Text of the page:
The Vast of Night takes us back in time to 1950s New Mexico while also placing director Andrew Patterson on the map as a filmmaker to watch.
This year is the 50th anniversary of the moon landing and while that film held its world premiere last night, this is a very different flick. This film could very well be one of the most talked about films that aren’t screening during Sundance.
Things are much different in Cayuga, N.M. From the hair styling to the costumes, we’re definitely not in the 21st century any more. This is very much a period piece with an added layer of science fiction–and I am loving it! From the moment that The Vast of Night starts, one starts to get that idea that maybe this will not be an ordinary film. As the film starts out, we’re watching a black-and-white television series. The next thing you know, we’re sucked inside the set and and the picture turns to color
The gist of the film is that switchboard operator Fay (Sierra McCormick) and radio DJ Everett (Jake Horowitz) discover a frequency. It’s a small town during the 1950s so naturally this is an indie film that soon hearkens back to the era of The Twilight Zone. The film’s sound (no credited composer) seemingly adds to the tension at hand and is enough to lend some edge-of-the-seat thrills in viewing. With the way that director Andrew Patterson frames this film (aided by director of photography M.I. Littin-Menz), there’s just enough to keep viewers captivated. This may be an indie film but the camera work could rival any studio blockbuster film. If I’m being honest for a moment, this whole film could rival such films! Screenwriters James Montague and Craig W. Sanger deserve their due credit, too.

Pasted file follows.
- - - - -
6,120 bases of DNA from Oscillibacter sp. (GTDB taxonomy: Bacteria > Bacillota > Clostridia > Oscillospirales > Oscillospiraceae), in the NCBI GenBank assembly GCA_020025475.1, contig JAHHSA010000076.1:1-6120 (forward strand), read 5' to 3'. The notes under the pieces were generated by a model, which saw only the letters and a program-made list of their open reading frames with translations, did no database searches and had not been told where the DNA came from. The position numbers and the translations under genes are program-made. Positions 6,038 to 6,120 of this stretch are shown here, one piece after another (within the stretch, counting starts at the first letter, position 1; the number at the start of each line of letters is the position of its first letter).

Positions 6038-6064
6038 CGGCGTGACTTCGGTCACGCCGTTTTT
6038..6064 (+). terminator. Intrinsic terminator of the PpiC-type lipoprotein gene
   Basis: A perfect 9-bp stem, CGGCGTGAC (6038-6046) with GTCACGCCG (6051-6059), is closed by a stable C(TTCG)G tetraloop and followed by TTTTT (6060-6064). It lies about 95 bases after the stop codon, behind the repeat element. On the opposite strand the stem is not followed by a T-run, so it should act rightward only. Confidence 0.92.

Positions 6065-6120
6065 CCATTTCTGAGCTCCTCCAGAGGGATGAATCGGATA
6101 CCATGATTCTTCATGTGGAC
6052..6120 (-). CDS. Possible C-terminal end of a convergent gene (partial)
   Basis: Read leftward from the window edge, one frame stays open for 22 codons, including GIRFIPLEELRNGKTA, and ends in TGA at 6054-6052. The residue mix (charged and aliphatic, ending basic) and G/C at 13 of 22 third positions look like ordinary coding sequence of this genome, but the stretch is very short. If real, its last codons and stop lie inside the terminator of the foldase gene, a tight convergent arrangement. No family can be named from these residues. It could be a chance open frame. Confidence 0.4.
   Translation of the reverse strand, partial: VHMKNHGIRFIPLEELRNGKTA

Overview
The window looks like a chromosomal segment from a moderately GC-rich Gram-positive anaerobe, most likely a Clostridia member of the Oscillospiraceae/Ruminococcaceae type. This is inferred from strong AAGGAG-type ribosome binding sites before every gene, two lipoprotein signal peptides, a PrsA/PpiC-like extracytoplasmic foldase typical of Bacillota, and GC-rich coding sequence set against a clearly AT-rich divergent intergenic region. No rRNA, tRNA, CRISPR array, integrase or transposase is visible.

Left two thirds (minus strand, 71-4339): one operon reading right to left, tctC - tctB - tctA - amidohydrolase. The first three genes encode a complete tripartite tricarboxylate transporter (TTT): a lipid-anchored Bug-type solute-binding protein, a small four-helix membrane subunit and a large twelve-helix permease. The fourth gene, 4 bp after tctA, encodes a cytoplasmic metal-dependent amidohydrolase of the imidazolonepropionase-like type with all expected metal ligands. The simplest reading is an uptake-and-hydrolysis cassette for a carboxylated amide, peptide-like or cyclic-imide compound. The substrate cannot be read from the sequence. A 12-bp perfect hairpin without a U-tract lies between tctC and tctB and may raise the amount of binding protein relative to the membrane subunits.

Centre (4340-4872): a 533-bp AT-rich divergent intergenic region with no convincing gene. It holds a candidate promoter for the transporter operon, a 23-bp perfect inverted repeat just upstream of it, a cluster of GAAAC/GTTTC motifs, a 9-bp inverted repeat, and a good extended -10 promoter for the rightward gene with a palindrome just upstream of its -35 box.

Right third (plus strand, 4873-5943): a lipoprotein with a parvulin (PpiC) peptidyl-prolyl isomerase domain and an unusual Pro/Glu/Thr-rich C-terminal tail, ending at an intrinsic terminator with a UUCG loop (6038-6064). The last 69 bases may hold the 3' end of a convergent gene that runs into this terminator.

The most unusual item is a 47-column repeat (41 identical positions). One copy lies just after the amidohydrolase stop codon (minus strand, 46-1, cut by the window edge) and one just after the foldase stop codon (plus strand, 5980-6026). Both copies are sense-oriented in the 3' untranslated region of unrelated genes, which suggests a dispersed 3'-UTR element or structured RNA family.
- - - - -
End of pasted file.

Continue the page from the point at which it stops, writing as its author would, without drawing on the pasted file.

While most of the buzz takes place during Sundance, Slamdance is known for some undiscovered gems. Could The Vast of Night join films such as Dave Made A Maze and last year’s Funny Story? I think that there is a very strong possibility. It’s a period piece much in the same way that Future ’38 was but a very different period piece. This is the one thing I love about Slamdance since I started paying attention to the festival in 2017.
When it comes to science fiction, there’s a lot that can be done with the genre. Sometimes, it gets done to death. But there’s something about watching The Vast of Night that makes it feel like we haven’t seen anything like it before.
DIRECTOR: Andrew Patterson
SCREENWRITERS: James Montague and Craig W. Sanger
CAST: Sierra McCormick, Jake Horowitz, Gail Cronauer, and Bruce Davis